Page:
Hopefully you’re reading this post because you like running. That’s great, because I like running too, and that’s what this is all about.
But recently, I started thinking about my relationship with running. It’s probably fair to say that, like most people, it’s actually more of a love hate affair. I often struggle with the part preceding the run (ie getting out of the door) but love the feeling afterwards. Thankfully I tend to remember this endorphin high the most, which is the reason I haven’t given up. Yet.
The thing is though, once out on a run, I tend to go through the same process (which might sound familiar). It takes me a while to get into things. The first 20 minutes is a bit tough as the body adjusts from being sedentary to active. But after finally getting comfortable, I often turn my focus to the end of the run. Counting down the miles and minutes. Distracting my mind by listening to music. Tricking it into thinking I’m not going far by breaking up the run. Just one more. Etc
You get the gist. And don’t get me wrong, I’ve always relied on (and had faith in) these tools to get me through long runs. But with more marathons and a big, scary ultra looming on the horizon, I can’t help but think that I might need, well, a bit more assistance. After all, listening to music for ten-plus hours could get boring, (or maddening) quickly. Plus, trying to break 50 miles down into 5 x 10 mile chunks doesn’t really distract from the fact that it’s still an EFFING LONG WAY.
So I picked up a copy of the book ‘Running with the mind of meditation’ by Sakyong Mipham, a Tibetan lama and spiritual leader. I’ve always been curious about meditation and regular readers may notice I’m also interested in the mental side of running more than the physical side (which possibly explains why I struggle to do strength and conditioning work).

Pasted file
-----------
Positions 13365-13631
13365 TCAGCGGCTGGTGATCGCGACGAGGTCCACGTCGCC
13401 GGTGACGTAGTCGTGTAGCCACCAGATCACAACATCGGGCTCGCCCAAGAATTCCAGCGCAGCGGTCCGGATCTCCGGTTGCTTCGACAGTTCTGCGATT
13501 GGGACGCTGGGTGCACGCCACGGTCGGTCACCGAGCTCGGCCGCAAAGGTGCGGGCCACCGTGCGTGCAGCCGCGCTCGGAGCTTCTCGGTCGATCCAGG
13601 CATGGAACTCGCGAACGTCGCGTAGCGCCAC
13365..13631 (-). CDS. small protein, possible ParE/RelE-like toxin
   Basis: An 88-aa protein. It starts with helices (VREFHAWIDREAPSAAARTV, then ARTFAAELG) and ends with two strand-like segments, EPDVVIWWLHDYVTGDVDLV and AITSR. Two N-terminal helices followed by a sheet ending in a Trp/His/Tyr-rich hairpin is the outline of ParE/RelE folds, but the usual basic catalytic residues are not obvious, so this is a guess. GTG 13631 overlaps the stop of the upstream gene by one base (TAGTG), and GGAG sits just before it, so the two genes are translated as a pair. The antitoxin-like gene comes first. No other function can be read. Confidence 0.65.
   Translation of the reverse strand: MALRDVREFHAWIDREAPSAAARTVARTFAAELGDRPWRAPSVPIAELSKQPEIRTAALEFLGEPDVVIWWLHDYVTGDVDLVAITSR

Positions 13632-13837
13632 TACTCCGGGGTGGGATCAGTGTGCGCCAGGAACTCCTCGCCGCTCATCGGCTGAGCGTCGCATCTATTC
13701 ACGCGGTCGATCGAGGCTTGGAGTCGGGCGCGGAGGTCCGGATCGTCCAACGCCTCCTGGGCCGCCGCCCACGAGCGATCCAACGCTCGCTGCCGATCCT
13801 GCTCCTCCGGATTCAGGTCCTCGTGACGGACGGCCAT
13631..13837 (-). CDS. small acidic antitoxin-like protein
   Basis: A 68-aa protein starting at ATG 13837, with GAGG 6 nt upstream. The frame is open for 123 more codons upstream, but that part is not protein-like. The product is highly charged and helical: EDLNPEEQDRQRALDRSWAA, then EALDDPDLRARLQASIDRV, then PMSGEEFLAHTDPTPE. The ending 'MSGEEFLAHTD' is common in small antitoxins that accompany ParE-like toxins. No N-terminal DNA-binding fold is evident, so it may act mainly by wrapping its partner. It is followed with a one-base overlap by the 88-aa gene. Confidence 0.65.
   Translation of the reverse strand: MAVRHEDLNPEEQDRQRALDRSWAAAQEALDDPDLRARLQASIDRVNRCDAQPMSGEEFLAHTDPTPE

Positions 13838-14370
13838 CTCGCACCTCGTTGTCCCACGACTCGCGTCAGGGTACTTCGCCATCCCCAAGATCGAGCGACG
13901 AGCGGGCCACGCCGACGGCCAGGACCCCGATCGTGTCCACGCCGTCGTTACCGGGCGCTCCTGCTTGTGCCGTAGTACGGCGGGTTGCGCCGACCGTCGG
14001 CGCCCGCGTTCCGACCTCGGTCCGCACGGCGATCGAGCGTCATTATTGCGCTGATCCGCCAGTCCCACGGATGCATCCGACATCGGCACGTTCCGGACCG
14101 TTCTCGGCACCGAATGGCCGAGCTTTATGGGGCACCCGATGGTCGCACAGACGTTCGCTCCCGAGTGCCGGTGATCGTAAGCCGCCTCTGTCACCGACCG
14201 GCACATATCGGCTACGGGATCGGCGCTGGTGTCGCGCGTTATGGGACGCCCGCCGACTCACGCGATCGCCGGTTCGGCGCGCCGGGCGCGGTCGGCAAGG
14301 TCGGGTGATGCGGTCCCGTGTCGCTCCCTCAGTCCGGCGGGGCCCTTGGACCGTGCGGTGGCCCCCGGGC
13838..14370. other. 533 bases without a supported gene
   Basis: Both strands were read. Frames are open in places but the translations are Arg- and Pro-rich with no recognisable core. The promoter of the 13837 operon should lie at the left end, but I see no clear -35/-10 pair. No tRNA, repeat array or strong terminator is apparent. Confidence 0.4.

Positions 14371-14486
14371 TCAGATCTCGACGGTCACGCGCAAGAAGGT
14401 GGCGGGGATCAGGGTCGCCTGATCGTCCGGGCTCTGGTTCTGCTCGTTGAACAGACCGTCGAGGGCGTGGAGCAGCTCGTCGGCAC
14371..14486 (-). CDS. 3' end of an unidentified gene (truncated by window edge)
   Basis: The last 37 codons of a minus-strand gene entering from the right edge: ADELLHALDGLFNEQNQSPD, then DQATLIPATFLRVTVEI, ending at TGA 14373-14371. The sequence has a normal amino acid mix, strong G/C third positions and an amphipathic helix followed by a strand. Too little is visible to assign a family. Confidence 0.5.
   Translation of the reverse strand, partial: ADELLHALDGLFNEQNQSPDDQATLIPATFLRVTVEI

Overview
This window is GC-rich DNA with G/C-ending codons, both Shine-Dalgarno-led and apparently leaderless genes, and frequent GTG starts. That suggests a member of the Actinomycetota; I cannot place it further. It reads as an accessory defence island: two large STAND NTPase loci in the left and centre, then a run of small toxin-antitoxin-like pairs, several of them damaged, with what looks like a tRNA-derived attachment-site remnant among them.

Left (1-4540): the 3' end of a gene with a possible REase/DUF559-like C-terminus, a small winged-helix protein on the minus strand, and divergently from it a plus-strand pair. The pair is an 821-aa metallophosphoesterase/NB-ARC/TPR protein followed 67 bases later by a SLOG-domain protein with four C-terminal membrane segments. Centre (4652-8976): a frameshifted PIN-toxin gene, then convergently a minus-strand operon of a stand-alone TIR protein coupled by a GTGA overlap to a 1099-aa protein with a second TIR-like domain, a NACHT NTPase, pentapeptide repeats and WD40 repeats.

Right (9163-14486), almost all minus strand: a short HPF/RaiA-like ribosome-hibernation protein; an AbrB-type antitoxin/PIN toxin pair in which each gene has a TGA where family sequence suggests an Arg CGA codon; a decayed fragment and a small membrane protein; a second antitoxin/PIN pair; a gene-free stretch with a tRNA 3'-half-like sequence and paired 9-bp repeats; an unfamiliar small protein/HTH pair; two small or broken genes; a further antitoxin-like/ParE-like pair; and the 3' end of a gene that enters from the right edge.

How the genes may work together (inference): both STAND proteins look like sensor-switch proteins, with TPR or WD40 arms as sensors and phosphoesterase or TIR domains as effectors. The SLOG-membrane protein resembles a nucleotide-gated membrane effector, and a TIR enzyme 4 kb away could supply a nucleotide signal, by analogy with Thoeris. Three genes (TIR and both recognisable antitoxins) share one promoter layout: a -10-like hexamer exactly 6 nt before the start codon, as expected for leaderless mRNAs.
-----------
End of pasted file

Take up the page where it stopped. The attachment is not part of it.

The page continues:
I’m about half way through the book, but so far one of the things that I’ve found particularly interesting is the concept of ‘running in the moment’. It encourages you to be present in your run, rather than thinking about the past or the future (ie how far you’ve got left to run) and to focus on your breathing. By being more aware of yourself while running, it’s easier to keep track of your natural running rhythm and strangely enough I’ve found that paying attention to this (rather than running to the beat of music) has made my recent runs more enjoyable and actually quite relaxing. I’ve even arrived at work after the morning’s run commute and found myself in a strange state of peaceful transcendence for the rest of the day. Plus, time seems to go much more quickly when you’re not worrying about how long there is left to go.
In a sense, this approach uses the concept of ‘starting from where you are’ – focussing on the present moment rather than being consumed by something that hasn’t happened yet (ie finishing the run). It’s funny, because we spend our lives worrying about what’s around the corner and wishing we were two steps ahead of ourselves, but forget to enjoy and appreciate the activity we’re engaged in until the moment has slipped away.
(PS if all the spiritual bullshit hasn’t scared you off and you’re still reading, I can highly recommend the book and will report back fully when I’ve finished!)